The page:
2. WD-40 Bike frame protectant, PAM cooking spray or the secret sauce of your choice should be applied to help keep the frame shedding those extra pounds of mud. 
  3. Run water in your bottles so you have something you can use to spray off your drivetrain if you need to
  4. If you lose control, let the bike drive a little until you can get it back. Fighting it usually just had me down  in the mud ... you have to relax and roll with the punches
  5. Stay off your brakes if you can ... it invites more sliding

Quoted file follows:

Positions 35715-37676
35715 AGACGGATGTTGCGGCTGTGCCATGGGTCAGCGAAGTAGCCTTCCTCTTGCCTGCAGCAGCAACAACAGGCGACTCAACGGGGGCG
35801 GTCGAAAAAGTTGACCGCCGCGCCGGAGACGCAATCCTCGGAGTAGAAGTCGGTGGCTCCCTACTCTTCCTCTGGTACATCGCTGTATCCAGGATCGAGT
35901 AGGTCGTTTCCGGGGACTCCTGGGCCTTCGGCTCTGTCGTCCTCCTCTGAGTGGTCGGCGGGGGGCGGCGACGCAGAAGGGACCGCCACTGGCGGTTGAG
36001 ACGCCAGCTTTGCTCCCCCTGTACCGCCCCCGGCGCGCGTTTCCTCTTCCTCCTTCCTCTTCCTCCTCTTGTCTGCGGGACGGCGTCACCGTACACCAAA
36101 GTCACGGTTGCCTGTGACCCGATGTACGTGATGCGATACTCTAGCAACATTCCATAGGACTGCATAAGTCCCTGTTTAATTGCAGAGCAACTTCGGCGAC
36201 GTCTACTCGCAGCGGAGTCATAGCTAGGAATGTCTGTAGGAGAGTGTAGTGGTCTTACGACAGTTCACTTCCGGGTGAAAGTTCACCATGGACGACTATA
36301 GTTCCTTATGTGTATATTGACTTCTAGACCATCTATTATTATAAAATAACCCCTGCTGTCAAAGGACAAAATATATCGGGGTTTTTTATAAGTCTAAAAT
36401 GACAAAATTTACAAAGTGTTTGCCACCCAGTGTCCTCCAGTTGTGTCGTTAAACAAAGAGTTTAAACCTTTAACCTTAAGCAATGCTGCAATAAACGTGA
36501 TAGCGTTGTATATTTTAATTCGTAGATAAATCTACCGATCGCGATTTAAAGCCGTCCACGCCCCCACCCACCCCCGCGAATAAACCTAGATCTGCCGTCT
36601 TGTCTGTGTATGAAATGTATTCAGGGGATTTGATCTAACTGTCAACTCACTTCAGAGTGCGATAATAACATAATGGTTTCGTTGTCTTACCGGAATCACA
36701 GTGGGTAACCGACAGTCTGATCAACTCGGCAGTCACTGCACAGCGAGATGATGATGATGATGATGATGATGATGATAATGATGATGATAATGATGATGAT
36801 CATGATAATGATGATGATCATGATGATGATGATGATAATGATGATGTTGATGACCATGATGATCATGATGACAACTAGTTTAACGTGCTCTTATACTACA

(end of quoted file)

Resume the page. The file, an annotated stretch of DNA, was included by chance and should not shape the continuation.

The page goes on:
6. Skateboarding: use with caution 
  7. Post race, pre rinse
    It's all mental: it's really easy to get negative in conditions like this, and it's also easy to check out entirely. Stay focused, and enjoy the chance to get dirty!
  8. Have a good post-race game plan ready to execute with minimal touching of clean things with dirty things. 
By the time I finished my three laps, the course marshals had packed up. The pit zone tents were coming down, and there was zero traffic on the trail -- I had the whole thing to myself. When I rolled across the finish line, they were already announcing the awards. By this time, having not had much of an opportunity to eat or drink for the past nearly three hours, I was hungry, shivering, and kind of not finding it as funny anymore.